Riding boots had been a part of equestrian life for centuries. Until the industrial age, boots were individually handmade in many different styles, depending on culture. Early cowboy boot designs, along with other cowboy accoutrements, were also heavily influenced by the vaquero tradition imported from Spain to the Americas, dating back to the early 16th century. Military boots designed for cavalry riders also had an influence.
Later, the industrial revolution allowed some styles of boots to be mass produced. One mass-produced boot style, the Wellington boot, (a shorter but cavalry-oriented boot) was popular with cowboys in the USA until the 1860s.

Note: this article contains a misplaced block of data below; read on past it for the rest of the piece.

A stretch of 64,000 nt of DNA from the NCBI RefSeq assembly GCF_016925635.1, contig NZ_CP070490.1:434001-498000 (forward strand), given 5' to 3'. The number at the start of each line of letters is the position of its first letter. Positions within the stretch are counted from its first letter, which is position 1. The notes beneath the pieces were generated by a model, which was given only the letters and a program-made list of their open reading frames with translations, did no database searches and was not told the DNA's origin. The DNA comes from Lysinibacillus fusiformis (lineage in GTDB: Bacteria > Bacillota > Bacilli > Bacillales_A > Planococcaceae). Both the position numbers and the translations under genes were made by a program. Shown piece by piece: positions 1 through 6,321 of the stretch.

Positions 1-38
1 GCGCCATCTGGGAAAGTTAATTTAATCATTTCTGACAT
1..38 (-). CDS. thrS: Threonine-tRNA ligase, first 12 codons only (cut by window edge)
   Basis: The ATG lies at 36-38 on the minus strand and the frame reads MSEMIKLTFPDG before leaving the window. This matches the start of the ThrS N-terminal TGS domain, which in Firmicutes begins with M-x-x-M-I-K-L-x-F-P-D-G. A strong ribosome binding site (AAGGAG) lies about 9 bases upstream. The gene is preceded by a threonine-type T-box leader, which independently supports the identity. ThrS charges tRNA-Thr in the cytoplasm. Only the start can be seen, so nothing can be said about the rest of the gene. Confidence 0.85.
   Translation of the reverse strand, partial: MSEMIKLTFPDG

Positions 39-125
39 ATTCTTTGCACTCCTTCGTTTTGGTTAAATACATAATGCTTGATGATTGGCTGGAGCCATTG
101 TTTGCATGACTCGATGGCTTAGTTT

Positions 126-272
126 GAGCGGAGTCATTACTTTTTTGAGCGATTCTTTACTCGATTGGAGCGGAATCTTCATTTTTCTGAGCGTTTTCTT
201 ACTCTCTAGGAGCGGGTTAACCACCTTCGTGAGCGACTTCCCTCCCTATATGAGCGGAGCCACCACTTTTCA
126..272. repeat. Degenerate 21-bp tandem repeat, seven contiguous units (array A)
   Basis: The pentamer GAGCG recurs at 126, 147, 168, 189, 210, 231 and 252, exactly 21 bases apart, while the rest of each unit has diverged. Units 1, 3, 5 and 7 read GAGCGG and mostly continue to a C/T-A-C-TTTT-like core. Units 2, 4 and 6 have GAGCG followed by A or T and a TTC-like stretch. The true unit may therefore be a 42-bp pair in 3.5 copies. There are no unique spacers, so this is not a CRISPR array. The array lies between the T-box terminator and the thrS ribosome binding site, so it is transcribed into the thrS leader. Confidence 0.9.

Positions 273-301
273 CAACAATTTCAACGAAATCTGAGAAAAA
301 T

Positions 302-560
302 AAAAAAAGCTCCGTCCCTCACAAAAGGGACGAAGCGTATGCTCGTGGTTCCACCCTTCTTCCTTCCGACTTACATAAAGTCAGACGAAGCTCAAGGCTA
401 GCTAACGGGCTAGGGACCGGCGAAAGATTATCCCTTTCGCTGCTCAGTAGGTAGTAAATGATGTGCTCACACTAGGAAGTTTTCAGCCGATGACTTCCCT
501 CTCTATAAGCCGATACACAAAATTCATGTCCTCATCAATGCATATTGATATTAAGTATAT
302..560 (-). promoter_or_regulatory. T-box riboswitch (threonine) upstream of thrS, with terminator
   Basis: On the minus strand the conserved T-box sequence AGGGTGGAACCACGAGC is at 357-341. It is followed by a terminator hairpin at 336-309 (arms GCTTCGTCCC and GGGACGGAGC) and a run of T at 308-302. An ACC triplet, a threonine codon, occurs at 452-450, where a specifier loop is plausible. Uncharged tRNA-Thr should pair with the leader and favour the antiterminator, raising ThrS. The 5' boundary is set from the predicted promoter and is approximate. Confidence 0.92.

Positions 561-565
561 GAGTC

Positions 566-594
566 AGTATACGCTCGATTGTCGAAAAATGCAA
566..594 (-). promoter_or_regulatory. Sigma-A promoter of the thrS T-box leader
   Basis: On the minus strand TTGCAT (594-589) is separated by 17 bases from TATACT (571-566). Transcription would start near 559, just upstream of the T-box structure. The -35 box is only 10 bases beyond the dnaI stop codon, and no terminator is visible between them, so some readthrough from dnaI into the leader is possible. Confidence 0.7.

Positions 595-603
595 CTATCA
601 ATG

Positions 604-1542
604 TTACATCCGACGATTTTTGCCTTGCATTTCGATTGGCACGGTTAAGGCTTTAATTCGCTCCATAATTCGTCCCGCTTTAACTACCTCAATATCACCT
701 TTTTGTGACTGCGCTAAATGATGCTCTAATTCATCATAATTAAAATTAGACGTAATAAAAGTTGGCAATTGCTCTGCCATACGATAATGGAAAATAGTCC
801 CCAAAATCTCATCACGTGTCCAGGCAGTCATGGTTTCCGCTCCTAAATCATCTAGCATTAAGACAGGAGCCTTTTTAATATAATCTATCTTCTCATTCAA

During the cattle drive era of 1866–1884, the cowboy was not apt to ruin a good pair of dress boots while working, but some owned more decorative dress boots to wear in town. The basic style elements permeated even working boots, and made the Wellington obsolete. Fashion magazines from 1850 and 1860 show the cowboy boot with topstitching, cutouts of geometric or other natural elements and underslung heel.